Ryanair faces more strikes after Spanish pilot union SEPLA called for industrial action on 19, 20. 22, 27 and 29 September.
Around 900 pilots could walk out in protest at the closures of Ryanair bases in Lanzarote, Tenerife, Las Palmas and Girona, which will cut 120 jobs. The low-cost carrier now operates 13 bases, including the four earmarked for closure.
The action would take place alongside strikes by Spanish unions USO and SITCPLA, which represent cabin crew. They have called for action on 1, 2, 6, 8, 13, 15, 20, 22, 27 and 29 September.
SEPLA said it has submitted a request for mediation to the SIMA, with the aim of exhausting all avenues for negotiation but if no agreement is reached, pilots will go on strike.
SEPLA’s union delegate, Francisco Gomez said Ryanair has not used any legal cause to support the measures and the only excuse given, has been the delay in the delivery of the Boeing 737 Max.
He accused Ryanair of operating a strategy “to make a low cost of a low cost” to drive down wages and standards and by operating flights through its subsidiary Lauda, with which it operates routes from Palma de Malorca and setting up Buzz, a Polish subsidiary that is offering pilot jobs in the Canary Islands.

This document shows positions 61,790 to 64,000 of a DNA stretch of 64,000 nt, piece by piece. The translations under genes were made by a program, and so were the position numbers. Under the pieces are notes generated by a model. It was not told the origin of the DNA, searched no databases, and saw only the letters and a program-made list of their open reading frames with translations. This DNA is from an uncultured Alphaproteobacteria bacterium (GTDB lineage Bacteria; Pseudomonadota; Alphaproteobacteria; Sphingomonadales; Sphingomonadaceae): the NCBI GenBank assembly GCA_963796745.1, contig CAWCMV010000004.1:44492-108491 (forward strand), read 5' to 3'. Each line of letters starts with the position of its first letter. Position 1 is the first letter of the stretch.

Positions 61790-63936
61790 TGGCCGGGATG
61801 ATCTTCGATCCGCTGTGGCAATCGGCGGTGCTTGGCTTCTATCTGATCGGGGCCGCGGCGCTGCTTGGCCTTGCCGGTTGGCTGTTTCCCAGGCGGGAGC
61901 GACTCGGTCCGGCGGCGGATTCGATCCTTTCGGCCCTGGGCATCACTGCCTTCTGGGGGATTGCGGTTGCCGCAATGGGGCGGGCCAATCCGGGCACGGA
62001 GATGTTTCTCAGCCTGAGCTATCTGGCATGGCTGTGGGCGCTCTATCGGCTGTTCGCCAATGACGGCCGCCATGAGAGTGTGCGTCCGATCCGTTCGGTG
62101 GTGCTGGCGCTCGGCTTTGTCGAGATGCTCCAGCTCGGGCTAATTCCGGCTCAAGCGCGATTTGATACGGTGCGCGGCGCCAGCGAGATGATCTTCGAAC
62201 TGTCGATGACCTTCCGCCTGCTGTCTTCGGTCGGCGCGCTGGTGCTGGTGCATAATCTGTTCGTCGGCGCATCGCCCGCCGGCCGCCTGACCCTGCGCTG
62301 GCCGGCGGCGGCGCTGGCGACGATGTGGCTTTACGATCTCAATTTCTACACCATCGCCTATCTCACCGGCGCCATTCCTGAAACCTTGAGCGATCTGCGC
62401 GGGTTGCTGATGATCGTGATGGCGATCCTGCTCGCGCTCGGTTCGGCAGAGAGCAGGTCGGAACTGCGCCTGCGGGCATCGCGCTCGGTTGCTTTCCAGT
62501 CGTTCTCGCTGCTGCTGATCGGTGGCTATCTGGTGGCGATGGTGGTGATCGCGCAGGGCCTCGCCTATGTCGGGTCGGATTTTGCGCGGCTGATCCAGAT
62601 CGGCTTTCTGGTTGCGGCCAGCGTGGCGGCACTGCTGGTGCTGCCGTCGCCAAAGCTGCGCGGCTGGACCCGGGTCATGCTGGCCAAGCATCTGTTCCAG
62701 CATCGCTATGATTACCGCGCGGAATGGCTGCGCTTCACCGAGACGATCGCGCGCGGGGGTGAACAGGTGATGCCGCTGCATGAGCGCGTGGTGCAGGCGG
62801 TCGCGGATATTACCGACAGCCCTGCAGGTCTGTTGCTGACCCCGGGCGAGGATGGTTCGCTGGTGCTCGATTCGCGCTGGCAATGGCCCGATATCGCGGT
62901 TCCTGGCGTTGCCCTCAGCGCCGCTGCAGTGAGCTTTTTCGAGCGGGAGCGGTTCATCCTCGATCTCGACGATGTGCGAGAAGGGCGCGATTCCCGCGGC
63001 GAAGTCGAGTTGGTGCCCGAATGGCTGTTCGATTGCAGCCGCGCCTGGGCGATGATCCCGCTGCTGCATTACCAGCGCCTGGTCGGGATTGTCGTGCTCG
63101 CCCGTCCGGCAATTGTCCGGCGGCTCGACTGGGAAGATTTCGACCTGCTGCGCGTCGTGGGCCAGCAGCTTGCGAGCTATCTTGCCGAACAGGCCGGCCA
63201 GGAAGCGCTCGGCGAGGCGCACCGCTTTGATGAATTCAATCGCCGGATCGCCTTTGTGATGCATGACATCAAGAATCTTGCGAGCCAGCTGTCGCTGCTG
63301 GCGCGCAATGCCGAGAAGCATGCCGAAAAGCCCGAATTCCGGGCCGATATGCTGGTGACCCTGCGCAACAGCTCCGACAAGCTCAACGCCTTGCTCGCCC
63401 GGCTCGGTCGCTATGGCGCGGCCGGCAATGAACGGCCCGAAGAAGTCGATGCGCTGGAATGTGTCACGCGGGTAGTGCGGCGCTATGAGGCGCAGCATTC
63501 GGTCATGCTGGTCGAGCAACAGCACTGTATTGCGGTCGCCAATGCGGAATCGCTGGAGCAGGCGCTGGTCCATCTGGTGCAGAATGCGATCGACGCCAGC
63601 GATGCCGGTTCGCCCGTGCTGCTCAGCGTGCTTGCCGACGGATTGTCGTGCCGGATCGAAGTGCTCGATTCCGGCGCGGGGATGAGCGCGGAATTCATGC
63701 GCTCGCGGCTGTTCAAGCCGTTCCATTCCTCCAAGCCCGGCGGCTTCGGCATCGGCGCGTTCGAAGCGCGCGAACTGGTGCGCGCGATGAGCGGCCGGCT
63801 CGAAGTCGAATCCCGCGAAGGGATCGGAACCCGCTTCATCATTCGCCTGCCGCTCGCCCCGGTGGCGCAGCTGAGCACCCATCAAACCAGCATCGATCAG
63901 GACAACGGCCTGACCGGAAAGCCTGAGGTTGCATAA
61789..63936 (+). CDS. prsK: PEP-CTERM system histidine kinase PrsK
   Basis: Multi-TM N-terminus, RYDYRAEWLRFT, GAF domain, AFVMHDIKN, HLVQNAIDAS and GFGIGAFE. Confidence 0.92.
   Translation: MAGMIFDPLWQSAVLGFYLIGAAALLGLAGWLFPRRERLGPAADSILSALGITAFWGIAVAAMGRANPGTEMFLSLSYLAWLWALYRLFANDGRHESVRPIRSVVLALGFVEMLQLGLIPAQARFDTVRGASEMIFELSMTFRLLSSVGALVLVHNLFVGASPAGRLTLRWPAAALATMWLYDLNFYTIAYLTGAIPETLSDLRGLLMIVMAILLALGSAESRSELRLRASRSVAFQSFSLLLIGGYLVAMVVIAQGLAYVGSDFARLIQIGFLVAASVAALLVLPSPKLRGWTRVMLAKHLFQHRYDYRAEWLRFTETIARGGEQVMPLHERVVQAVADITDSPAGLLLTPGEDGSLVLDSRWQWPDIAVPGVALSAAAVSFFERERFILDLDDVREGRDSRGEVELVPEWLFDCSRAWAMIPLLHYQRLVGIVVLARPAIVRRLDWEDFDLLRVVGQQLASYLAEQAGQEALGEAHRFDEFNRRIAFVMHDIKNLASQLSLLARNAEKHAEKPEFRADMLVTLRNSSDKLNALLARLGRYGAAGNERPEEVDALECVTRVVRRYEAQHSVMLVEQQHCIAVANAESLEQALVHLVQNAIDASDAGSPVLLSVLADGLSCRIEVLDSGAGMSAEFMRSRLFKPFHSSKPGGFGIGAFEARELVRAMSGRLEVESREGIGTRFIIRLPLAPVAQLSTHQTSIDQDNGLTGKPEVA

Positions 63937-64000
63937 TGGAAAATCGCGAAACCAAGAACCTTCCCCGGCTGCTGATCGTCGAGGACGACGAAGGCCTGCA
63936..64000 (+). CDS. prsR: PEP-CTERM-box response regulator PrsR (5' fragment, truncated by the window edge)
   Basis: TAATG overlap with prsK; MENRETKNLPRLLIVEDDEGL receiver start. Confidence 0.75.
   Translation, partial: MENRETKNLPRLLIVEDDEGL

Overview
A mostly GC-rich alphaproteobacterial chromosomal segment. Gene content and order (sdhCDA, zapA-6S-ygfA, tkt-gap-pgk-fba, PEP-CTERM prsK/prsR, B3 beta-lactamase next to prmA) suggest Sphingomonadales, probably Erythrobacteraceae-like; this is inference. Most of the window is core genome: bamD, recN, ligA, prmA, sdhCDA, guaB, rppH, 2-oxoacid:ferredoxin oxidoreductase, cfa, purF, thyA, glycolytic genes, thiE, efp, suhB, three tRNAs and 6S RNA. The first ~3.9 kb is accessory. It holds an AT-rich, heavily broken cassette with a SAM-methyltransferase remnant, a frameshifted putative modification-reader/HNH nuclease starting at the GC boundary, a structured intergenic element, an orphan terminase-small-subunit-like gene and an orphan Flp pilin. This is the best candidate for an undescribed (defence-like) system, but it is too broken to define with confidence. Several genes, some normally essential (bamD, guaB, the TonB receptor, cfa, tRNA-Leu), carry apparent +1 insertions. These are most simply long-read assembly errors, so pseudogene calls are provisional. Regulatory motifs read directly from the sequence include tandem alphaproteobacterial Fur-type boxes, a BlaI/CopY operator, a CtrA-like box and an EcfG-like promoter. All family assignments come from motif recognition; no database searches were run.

Gomez said Ryanair continues to hire people and the union questions whether the airline has followed the correct procedures in dismissing pilots.
SEPLA president, Oscar Sanguino added the union is willing to negotiate until the end to avoid this situation. “We will exhaust all means to avoid this, but we remember that we are only defending our jobs.”
In a statement, Ryanair called on all the trade unions to call off their “pointless strikes” which it said serve “no purpose” other than to disrupt the travel plans of customers and their families towards the end of the summer holiday period.
The statement continued: “As the closure of Ryanair’s loss-making winter bases in the Canaries cannot, and will not, be reversed, these strikes are unnecessary and doomed to fail.
“Ryanair has 30 fewer Boeing 737 aircraft than planned this winter due to the Boeing Max aircraft delivery delays and this aircraft shortage has forced it to close some loss-making winter bases, and cut aircraft numbers at others. These difficult decisions have affected many Ryanair bases this winter, not just in Spain but across eight other countries.
“Bases such as those in the Canary Islands are heavily loss-making in the winter season. Almost all their traffic originates overseas and can be better served by aircraft based in other EU countries without the high costs and inefficiency of basing aircraft and crews in the Canary Islands during the period from November to March.”
Ryanair also said it expects to cancel less than eight of its over 950 daily flights to/from Spain on both Sunday 1 and Monday 2 September.